Conservation Easements and the Family Farm

THE COUNSELOR

Volume 3 • Issue 8 • September 2013

The Counselor is a monthly newsletter of Hallock & Hallock dedicated to providing useful information on estate planning, business succession planning and charitable planning issues.  This month's issue will discuss conservation easements.  If you are interested in learning more about the ideas discussed in this newsletter please contact us for a free initial consultation.


One oft-stated goal of farmers and ranchers in planning for the succession of the farm or ranch is the desire to preserve the land for use as a farm or ranch for generations into the future.  The conservation easement is a tool that provides private landowners with the financial motivation and the legal framework to conserve their lands in perpetuity.  Additionally, conservation easements also provide important tax and estate planning opportunities.  While historically conservation easements were used to protect “wild” lands, increasingly conservation easements are used to protect the current economic use of the land, such as farming or ranching.

How it Works

Traditionally, an easement is a right of one to use the land of another for a specific purpose.  A common example would be a “right-of-way” for the owner of Property A to cross Property B to get to Property A.  The owner of Property B is going to be prohibited from interfering with the right of the owner of Property A to use the easement.   With a conservation easement, the landowner sells or donates the easement to a qualified organization subject to the terms of an Easement Agreement.  The Easement Agreement prevents the landowner from using his or her property in a manner that is contrary to the terms of the easement.  Usually development rights are extinguished and the qualified organization monitors compliance with the Easement Agreement.  The Easement Agreement should comply with the law of the state where the easement is granted as well as applicable federal law.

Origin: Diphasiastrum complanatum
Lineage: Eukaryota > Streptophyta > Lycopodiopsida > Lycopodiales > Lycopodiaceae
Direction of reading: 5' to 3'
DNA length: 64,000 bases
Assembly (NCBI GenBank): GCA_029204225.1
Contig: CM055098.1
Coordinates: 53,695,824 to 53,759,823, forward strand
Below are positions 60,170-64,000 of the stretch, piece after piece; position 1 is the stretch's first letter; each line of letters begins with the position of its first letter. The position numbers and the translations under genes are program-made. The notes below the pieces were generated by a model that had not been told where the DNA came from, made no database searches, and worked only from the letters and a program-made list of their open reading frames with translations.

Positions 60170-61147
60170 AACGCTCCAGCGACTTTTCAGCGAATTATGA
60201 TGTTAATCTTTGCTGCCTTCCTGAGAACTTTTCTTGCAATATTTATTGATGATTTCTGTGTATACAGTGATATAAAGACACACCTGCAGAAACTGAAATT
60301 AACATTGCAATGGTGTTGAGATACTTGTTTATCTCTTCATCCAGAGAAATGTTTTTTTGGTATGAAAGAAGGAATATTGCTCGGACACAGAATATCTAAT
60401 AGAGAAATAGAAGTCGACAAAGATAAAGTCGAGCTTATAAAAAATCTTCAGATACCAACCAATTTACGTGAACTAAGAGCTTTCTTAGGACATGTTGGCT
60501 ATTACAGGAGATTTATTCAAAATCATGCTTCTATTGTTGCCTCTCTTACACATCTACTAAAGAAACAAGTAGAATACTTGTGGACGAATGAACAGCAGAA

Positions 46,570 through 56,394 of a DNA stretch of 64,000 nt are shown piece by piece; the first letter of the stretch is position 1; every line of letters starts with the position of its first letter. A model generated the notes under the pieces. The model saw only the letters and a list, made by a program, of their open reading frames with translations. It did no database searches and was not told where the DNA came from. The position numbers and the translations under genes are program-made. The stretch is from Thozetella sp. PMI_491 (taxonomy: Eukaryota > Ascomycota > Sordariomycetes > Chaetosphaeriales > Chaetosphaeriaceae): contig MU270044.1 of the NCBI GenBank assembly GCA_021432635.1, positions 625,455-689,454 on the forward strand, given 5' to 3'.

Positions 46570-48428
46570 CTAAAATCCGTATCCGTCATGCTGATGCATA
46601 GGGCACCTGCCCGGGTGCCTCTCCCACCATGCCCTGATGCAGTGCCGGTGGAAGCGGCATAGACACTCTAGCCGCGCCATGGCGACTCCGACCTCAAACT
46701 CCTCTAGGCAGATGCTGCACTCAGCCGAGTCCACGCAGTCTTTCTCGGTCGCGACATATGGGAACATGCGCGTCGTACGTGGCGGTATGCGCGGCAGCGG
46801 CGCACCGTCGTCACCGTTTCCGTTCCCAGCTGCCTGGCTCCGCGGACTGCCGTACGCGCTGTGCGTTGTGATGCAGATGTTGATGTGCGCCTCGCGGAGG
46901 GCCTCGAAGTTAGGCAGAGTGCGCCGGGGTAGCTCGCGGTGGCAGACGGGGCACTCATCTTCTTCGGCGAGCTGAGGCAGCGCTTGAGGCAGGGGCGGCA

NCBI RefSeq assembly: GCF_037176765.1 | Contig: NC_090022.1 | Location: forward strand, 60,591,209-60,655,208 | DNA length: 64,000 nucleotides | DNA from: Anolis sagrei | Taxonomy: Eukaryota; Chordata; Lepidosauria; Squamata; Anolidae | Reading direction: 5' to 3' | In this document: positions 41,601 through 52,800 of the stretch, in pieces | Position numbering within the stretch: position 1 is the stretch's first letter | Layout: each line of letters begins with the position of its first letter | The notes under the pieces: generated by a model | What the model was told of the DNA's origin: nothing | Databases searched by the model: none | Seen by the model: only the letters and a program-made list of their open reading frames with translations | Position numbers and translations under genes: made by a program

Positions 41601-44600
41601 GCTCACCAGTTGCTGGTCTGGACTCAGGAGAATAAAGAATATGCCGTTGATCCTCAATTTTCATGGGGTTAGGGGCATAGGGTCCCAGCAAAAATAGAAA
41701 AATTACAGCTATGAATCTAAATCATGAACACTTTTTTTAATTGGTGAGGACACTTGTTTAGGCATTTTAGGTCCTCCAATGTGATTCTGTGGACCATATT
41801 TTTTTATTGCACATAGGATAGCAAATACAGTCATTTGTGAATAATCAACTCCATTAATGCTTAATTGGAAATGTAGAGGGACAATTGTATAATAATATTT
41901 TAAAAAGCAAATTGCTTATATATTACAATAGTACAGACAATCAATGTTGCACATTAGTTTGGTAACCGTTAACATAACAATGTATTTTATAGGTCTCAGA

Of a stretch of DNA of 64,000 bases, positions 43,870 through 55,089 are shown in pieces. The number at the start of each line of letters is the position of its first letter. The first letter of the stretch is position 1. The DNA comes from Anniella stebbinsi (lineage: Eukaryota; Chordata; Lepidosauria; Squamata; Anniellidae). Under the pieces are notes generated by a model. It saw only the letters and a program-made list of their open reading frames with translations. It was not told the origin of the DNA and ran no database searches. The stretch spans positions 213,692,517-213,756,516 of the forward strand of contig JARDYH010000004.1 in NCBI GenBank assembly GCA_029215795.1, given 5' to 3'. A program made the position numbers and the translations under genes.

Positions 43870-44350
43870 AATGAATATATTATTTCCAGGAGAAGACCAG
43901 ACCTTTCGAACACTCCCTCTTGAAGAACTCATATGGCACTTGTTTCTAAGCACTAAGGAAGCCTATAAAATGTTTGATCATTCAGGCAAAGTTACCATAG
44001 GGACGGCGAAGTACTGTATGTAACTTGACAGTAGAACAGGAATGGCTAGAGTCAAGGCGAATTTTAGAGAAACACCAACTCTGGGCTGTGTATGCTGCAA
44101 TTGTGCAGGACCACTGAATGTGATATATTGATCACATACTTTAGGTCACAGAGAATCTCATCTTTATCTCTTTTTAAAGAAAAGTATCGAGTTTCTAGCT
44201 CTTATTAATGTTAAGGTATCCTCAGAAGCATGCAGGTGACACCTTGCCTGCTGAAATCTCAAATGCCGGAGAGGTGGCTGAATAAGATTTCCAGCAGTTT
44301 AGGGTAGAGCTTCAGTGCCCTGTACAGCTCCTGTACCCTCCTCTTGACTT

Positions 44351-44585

Tax Benefits

In addition to meeting the goal of preserving land for farm use, the creation of a conservation easement may result in significant tax benefits.

Income Taxes

One of the present benefits to the landowner for a donated easement is a charitable income tax deduction.  Subject to certain limitations, the “value” of the easement can be deducted from the donor’s income.  Many of the current disputes with the IRS center on the value of the easement.  To qualify for the federal charitable income tax deduction, the conservation easement must meet three key requirements:

  1. The donation must be a “qualified real property interest.”

  2. The donation must be given to a “qualified organization.”

  3. The donation must be “exclusively for conservation purposes.”

Qualified Real Property Interest

A qualified real property interest means “a restriction granted in perpetuity on the use which may be made of real property--including, an easement or other interest in real property that under state law has attributes similar to an easement (e.g., a restrictive covenant or equitable servitude).”